- POSTED: 11 Jun 2014 04:30
Oil prices dipped on the eve of OPEC's meeting to decide crude output levels and ahead of the weekly report on US crude inventories.
NEW YORK: Oil prices dipped on Tuesday on the eve of OPEC's meeting to decide crude output levels and ahead of the weekly report on US crude inventories.
US benchmark West Texas Intermediate for July delivery dropped six cents to $104.35 a barrel on the New York Mercantile Exchange.
European benchmark Brent oil for July delivery fell 47 cents to $109.52 a barrel in London on the Intercontinental Exchange (ICE).
The Organisation of Petroleum Exporting Countries (OPEC), which pumps out about one third of the world's oil, is expected to maintain its production output at a Vienna meeting on Wednesday.
Producers are pleased with current oil prices above $100 a barrel. Ongoing disruptions to Libyan oil output mean there is no pressure on other OPEC members to cut back output, analysts said.
Saudi Oil Minister Ali al-Naimi said the market was "stable and balanced" and that he therefore believed there would not be any decision to change output.
Meanwhile, analysts kept an eye on oil producer Iraq, where jihadists seized the city of Mosul. An interior ministry official said Mosul, the scene of deadly clashes on Friday and Saturday, was "outside the control of the state and at the mercy of the militants."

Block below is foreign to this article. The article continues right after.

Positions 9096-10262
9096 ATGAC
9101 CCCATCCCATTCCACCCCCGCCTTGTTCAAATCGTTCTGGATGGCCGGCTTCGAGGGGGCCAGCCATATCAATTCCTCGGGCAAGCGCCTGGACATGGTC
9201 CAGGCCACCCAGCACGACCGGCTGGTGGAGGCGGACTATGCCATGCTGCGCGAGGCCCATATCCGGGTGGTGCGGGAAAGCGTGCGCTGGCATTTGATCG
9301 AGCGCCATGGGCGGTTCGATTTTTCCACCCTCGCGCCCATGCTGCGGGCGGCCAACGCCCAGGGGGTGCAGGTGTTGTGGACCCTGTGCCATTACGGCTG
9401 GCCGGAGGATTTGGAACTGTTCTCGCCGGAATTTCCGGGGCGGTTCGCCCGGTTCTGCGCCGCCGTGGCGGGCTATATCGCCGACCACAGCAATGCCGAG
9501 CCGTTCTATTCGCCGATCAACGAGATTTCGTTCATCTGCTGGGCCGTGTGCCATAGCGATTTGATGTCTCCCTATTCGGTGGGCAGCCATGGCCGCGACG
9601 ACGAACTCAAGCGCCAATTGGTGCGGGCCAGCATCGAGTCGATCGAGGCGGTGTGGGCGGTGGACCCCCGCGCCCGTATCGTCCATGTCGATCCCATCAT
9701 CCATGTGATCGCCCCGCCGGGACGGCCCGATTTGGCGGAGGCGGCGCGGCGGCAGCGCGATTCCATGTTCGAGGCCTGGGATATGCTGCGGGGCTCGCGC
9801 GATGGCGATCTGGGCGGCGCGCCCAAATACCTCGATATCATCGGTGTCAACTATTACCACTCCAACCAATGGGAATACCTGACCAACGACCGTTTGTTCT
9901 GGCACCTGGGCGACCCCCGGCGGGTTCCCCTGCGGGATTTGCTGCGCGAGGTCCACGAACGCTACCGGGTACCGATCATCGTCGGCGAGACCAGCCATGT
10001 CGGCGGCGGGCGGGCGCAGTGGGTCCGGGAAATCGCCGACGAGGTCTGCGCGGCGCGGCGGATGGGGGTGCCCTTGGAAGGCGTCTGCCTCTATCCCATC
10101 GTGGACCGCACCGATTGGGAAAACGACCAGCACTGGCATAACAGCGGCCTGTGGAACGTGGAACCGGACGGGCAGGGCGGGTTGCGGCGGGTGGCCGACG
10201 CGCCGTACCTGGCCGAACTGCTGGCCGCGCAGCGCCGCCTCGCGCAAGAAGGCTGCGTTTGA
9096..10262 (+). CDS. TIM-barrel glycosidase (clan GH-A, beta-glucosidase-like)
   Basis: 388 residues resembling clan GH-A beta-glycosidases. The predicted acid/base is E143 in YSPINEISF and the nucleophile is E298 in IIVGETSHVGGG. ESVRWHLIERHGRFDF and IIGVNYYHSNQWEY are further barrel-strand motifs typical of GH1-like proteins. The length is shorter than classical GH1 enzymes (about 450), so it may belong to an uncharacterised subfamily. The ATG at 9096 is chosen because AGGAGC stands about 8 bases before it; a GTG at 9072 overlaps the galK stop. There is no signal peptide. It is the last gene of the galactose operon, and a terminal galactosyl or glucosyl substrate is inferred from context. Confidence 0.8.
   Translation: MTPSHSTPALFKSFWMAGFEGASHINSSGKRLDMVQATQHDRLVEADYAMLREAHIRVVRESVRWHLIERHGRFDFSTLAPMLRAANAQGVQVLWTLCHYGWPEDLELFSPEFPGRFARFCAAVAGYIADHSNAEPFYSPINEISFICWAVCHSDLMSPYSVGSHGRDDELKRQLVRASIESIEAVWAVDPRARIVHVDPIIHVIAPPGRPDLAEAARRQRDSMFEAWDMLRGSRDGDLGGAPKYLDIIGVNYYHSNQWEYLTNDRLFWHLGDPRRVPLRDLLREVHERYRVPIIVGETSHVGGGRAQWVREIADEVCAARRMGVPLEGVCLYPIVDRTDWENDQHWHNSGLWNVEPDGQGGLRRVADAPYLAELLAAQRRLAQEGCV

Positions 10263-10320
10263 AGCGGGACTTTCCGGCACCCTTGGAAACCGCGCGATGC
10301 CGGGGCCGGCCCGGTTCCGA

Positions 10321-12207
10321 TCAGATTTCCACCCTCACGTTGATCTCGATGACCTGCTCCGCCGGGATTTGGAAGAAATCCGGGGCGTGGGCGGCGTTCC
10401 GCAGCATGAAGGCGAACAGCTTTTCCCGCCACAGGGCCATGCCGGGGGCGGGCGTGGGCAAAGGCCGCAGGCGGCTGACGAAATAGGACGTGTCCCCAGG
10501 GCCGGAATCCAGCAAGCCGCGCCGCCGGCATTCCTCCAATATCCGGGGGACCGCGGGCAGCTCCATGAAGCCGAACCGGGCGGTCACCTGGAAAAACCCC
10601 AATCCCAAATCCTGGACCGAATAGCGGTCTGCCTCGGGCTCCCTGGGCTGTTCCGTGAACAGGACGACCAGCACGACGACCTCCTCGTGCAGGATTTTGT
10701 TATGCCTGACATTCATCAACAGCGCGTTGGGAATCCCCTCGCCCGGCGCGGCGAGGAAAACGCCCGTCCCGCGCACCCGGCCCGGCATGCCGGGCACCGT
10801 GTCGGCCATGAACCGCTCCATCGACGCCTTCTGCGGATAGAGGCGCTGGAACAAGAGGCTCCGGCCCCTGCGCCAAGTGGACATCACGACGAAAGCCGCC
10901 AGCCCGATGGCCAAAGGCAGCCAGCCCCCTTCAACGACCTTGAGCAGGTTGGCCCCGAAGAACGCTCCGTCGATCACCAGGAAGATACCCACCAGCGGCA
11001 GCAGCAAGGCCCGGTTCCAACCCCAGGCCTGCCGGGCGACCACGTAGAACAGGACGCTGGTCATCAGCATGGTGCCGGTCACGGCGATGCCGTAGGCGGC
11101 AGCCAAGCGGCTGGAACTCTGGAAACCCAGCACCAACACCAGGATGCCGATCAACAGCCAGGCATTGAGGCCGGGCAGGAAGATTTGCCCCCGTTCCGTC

Oil prices, which had jumped Monday on strong economic data, initially rose further Tuesday on the Mosul news. However, oil prices soon drifted lower as traders realized no oil output was affected.
"At the end of the day, since it's not escalating and there's no oil hanging in the balance, things have calmed down," said John Kilduff, a founding partner at Again Capital.
Traders are also eyeing European Union-brokered talks between Ukraine and Russia to resolve a bitter natural gas dispute.
The market will also take stock of a weekly US Department of Energy report of oil inventories due to be released Wednesday.
Analysts expect the report to show a decline of 1.7 million barrels, according to a survey of analysts by Dow Jones Newswire.